The distribution of pain activity across the human neonatal brain is sex dependent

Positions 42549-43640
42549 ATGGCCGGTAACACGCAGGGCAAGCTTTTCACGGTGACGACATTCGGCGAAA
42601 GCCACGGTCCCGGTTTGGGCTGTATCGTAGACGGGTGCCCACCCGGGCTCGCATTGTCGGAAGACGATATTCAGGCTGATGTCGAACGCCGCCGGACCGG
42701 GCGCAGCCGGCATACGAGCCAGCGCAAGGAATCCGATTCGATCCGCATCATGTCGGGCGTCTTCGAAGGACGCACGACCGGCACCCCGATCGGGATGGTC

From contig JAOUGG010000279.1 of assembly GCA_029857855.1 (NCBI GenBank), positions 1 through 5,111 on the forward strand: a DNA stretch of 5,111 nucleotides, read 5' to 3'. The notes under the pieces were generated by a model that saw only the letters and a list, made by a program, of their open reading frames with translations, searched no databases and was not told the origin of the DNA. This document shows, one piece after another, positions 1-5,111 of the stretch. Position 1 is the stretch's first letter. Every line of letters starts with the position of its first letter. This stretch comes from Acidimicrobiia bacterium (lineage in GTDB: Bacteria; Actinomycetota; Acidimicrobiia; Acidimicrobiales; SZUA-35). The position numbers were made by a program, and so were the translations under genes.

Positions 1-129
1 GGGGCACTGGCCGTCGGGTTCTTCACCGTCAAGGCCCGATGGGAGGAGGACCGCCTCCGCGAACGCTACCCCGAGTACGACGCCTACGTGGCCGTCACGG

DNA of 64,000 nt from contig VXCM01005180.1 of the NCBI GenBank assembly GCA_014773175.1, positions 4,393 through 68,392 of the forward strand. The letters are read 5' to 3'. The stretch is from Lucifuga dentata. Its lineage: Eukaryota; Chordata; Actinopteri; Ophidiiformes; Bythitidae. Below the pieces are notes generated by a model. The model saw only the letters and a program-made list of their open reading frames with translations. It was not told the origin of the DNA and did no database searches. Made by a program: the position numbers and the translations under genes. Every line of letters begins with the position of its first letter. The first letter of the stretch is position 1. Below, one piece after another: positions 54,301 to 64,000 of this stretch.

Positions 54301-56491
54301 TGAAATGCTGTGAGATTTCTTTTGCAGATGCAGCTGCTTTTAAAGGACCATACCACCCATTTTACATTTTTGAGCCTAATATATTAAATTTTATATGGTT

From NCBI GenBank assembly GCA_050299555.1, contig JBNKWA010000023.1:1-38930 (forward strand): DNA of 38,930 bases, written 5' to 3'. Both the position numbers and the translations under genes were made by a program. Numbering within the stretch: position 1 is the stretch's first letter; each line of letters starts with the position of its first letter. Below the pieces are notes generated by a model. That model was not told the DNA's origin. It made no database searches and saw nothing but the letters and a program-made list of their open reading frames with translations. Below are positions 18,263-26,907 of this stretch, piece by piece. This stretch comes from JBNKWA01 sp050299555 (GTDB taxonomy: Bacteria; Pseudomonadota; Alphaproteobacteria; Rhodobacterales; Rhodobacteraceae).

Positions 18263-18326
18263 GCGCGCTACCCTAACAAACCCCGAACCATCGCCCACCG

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In adults, there are differences between male and female structural and functional brain connectivity, specifically for those regions involved in pain processing. This may partly explain the observed sex differences in pain sensitivity, tolerance, and inhibitory control, and in the development of chronic pain. However, it is not known if these differences exist from birth. Cortical activity in response to a painful stimulus can be observed in the human neonatal brain, but this nociceptive activity continues to develop in the postnatal period and is qualitatively different from that of adults, partly due to the considerable cortical maturation during this time. This research aimed to investigate the effects of sex and prematurity on the magnitude and spatial distribution pattern of the long-latency nociceptive event-related potential (nERP) using electroencephalography (EEG). We measured the cortical response time-locked to a clinically required heel lance in 81 neonates born between 29 and 42 weeks gestational age (median postnatal age 4 days). The results show that heel lance results in a spatially widespread nERP response in the majority of newborns. Importantly, a widespread pattern is significantly more likely to occur in females, irrespective of gestational age at birth. This effect is not observed for the short latency somatosensory waveform in the same infants, indicating that it is selective for the nociceptive component of the response. These results suggest the early onset of a greater anatomical and functional connectivity reported in the adult female brain, and indicate the presence of pain-related sex differences from birth.

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